Last week”s story in Wall Street & Technology online highlighted the newness of Eagle Investment System”s . Apps in the institutional investment management space are nothing new. In fact, every vendor in the space (apparently except Eagle) has had them for some time now.
This begs the question: Do apps really make a difference? The answer is yes and no. In the space for institutional investment management systems, apps can be useful tools for portfolio managers and client servicing personnel and other “tablet-preferred” users, but they are only as good as the underlying system(s) they come from.
More important than the app itself is the scope of what the underlying system does and how the data can be accessed. So if you have a front to back office system, it goes to follow that you can build a much better app than if the underlying system only handles one piece of the investment process. If you don’t handle all of the key pieces of the investment management process, then you probably have to partner with someone to build it for you (apparently what Eagle did), rather than doing it yourself because the systems you have to work with are not your own.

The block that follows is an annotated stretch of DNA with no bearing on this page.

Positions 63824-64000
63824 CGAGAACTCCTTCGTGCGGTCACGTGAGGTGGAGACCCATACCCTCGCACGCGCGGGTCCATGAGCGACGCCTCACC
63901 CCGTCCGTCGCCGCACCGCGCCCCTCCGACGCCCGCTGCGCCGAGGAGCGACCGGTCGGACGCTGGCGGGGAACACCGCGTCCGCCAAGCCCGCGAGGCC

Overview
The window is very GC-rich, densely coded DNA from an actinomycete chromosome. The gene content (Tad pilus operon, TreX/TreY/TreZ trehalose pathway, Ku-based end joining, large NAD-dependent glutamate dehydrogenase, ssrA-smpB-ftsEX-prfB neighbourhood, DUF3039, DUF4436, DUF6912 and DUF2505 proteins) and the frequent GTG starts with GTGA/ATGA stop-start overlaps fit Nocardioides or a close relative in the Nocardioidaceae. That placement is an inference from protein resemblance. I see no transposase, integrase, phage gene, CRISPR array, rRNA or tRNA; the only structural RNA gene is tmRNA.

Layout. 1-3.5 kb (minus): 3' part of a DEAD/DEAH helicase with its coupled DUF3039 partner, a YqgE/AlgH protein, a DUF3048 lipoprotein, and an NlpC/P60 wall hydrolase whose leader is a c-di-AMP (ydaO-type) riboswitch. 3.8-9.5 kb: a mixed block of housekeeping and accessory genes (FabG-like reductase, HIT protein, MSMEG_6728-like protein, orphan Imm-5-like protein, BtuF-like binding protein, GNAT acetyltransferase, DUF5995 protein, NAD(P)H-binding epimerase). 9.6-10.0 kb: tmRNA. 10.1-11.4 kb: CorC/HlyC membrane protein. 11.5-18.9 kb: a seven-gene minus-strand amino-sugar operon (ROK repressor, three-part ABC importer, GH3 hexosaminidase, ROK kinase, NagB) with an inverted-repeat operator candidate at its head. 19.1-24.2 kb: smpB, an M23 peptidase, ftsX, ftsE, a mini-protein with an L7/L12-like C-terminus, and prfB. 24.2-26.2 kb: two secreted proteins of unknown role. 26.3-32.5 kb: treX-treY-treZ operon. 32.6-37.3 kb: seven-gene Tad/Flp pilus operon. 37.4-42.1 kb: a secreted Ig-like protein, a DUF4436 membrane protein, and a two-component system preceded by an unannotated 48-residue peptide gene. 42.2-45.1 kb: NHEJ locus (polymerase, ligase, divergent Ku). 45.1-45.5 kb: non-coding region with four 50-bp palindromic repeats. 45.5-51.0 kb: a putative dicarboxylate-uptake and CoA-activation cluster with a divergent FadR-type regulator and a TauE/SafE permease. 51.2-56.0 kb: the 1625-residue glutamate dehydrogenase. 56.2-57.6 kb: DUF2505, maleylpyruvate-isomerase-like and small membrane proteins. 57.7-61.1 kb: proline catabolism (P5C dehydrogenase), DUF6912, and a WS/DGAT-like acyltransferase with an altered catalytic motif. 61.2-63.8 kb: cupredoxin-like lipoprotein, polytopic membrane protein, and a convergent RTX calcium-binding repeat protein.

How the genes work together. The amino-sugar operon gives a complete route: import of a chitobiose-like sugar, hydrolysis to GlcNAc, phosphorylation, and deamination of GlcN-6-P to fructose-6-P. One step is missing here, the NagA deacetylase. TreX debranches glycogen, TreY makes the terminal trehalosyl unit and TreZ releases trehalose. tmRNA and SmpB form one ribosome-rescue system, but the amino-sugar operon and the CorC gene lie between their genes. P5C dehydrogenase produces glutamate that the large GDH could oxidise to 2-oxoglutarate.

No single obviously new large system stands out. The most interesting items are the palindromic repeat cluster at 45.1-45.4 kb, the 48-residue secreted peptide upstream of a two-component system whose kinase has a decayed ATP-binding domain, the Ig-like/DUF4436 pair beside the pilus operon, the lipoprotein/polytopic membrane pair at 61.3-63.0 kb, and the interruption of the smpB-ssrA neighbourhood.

While apps can be useful tools and very few would question the appeal of the tablet device for personal and professional use, savvy consumers in the institutional investment management space will look beyond the novelty of apps and instead look at what the underlying system provides.